GPL for JS libraries (Was: Re: Redefining GPL?)

Ben Tilly btilly at
Thu Nov 30 23:47:29 UTC 2006

On 11/30/06, Chuck Swiger <chuck at> wrote:
> On Nov 30, 2006, at 1:45 PM, Arnoud Engelfriet wrote:
> > Chuck Swiger wrote:
> >> There exists a vast amount of source code under the GPL.  The normal
> >> practice is to provide the text of the GPL in a separate file called
> >> "LICENSE", and for each file consisting of source code to have a
> >> copyright statement in a comment at the beginning of the file, and a
> >> reference to the license status which says the code is under the GPL,
> >> and to please read the "LICENSE" file.
> >
> > Right. The specific problem here is that the GPL insists that
> > the license must be passed on *along with* the source code.
> The precise language is "along with the Program", not "along with
> each individual source code file", as in:

Even if you argue that a JavaScript file is not really a program, it
certainly falls under the description, "...or other work..." in
section 0 which defines "Program".

> "  1. You may copy and distribute verbatim copies of the Program's
> source code as you receive it, in any medium, provided that you
> conspicuously and appropriately publish on each copy an appropriate
> copyright notice and disclaimer of warranty; keep intact all the
> notices that refer to this License and to the absence of any warranty;
> and give any other recipients of the Program a copy of this License
> along with the Program."

The question is how to give a copy of this License along with the Program.

> ...where the term "Program" includes "...any derivative work under
> copyright law: that is to say, a work containing the Program or a
> portion of it..." (from section 0).
> > Putting a file called LICENSE in the tarball achieves that.
> > Make the tarball available for download, and people get source
> > along with the license.
> >
> > But when you make a .js file available for download, how do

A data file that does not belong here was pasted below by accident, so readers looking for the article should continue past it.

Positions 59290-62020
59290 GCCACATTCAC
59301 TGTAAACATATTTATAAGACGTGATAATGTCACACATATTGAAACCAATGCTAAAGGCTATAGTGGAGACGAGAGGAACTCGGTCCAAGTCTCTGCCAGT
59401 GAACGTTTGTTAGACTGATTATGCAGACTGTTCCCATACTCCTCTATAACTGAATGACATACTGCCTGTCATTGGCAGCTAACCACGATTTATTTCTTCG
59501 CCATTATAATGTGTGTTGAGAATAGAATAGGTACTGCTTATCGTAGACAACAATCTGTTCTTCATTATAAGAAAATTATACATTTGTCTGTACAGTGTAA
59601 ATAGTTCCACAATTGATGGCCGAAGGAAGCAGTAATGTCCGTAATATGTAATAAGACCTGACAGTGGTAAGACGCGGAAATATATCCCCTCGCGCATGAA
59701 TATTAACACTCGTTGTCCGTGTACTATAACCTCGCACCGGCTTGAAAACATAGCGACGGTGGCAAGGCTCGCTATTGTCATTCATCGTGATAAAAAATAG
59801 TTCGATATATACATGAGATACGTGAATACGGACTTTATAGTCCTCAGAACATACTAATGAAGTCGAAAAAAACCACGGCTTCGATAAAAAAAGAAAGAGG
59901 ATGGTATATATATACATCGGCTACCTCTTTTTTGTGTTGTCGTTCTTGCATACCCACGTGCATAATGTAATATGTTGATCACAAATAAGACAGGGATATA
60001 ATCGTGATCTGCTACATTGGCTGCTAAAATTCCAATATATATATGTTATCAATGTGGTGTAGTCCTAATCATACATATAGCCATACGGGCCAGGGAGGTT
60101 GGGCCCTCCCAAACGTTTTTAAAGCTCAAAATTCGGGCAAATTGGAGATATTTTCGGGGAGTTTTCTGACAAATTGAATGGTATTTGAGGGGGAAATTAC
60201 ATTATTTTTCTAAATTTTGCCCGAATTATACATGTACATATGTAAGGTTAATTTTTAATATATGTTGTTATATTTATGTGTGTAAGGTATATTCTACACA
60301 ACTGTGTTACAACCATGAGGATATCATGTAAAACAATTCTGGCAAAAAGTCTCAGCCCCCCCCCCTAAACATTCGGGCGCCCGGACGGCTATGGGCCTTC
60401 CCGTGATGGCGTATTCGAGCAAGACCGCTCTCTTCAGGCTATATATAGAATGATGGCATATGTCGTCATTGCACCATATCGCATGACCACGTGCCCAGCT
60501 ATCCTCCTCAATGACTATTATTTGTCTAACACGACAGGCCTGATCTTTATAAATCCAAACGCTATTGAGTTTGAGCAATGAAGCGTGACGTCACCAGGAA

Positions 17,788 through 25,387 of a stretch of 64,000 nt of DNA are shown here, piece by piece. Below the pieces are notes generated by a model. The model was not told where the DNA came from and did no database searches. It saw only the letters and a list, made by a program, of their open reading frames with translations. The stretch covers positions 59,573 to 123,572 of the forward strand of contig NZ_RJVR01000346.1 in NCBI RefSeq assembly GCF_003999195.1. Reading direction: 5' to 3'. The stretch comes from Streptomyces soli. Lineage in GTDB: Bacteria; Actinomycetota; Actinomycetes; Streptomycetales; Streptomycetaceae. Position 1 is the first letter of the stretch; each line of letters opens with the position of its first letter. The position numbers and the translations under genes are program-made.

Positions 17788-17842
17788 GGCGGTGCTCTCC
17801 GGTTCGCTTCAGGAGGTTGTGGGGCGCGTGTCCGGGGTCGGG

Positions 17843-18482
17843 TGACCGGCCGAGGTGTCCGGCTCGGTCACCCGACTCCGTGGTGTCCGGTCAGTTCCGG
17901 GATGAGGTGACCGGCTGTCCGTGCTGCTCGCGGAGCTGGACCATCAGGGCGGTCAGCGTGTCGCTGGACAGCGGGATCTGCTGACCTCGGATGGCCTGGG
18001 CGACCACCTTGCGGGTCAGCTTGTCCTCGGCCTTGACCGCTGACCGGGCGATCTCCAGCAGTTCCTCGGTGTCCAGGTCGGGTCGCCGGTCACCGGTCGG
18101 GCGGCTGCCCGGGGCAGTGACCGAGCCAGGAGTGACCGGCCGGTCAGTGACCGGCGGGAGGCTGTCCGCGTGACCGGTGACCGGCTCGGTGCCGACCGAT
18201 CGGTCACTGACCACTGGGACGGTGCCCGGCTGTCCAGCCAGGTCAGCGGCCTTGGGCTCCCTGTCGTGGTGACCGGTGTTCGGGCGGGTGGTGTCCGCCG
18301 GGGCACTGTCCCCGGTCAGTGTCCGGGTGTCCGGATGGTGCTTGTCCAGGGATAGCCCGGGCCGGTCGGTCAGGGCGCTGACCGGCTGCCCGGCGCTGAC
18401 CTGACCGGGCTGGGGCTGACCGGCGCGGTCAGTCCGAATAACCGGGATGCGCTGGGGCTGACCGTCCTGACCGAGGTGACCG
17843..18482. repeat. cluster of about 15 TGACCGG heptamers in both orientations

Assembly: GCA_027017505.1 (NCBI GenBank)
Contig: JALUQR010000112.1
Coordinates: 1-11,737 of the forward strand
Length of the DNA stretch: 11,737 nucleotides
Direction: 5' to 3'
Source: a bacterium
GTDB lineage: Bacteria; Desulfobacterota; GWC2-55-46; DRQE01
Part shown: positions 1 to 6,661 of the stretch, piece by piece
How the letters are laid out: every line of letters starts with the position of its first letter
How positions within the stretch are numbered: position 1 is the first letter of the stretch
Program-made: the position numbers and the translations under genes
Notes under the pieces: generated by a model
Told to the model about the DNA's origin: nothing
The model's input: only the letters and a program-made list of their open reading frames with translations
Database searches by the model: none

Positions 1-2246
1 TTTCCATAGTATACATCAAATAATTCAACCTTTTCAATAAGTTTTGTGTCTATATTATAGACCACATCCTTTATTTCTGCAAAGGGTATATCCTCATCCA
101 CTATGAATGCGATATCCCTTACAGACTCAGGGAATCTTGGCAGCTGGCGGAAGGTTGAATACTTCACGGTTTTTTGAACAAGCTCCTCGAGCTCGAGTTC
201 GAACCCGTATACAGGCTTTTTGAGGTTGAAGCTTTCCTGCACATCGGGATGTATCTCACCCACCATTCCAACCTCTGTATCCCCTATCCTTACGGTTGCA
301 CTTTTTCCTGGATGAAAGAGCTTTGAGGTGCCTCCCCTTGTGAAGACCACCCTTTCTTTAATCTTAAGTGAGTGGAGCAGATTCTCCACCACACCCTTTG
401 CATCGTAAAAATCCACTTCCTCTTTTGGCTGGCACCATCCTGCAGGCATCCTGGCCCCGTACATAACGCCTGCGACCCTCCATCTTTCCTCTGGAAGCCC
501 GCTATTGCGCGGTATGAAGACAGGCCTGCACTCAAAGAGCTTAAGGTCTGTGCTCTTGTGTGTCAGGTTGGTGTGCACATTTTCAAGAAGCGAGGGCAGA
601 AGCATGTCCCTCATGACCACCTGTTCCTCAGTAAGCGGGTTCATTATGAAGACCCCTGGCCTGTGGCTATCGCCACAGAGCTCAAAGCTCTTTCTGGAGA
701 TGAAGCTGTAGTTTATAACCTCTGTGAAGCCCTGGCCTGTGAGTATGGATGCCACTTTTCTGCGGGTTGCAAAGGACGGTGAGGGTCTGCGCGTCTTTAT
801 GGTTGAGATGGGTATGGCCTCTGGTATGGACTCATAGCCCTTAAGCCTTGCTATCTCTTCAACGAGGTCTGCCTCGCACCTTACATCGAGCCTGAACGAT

> > you pass the license on _along with_ that .js file?
> >
> > A literal reading suggests that you then do have to copy&paste
> > the text into the file. This will often be impractical, so
> > it might be considered reasonable to just hyperlink to the license.
> The suggestions for using the GPL state that:
> "To do so, attach the following notices to the program.  It is safest
> to attach them to the start of each source file to most effectively
> convey the exclusion of warranty; and each file should have at least
> the "copyright" line and a pointer to where the full notice is found."
> In the case of a .js file downloaded as a component of a web-based
> application (ie, a set of HTML, .js, images, and other resources
> which comprise the web site), a hyperlink to the full notice seems to
> be fully in compliance with the method the GPL text recommends for
> using the General Public License.

The License has not been distributed along with the Program.

> Further on, there is this:
> "If the program is interactive, make it output a short notice like this
> when it starts in an interactive mode:
> [ ... ]
> The hypothetical commands `show w' and `show c' should show the
> appropriate
> parts of the General Public License.  Of course, the commands you use
> may
> be called something other than `show w' and `show c'; they could even be
> mouse-clicks or menu items--whatever suits your program."
> This implies that the web site might well provide a clickable link
> upon entry to the site which references the GPL and from which the
> user can follow to obtain the text of the General Public License, not
> only as a comment within a .js file.


> I also note that under section 2c, if the original version of the
> software "does not normally print such an announcement", then "your
> work based on the Program is not required to print an announcement."

Note that the GPL v3 tightens this up.


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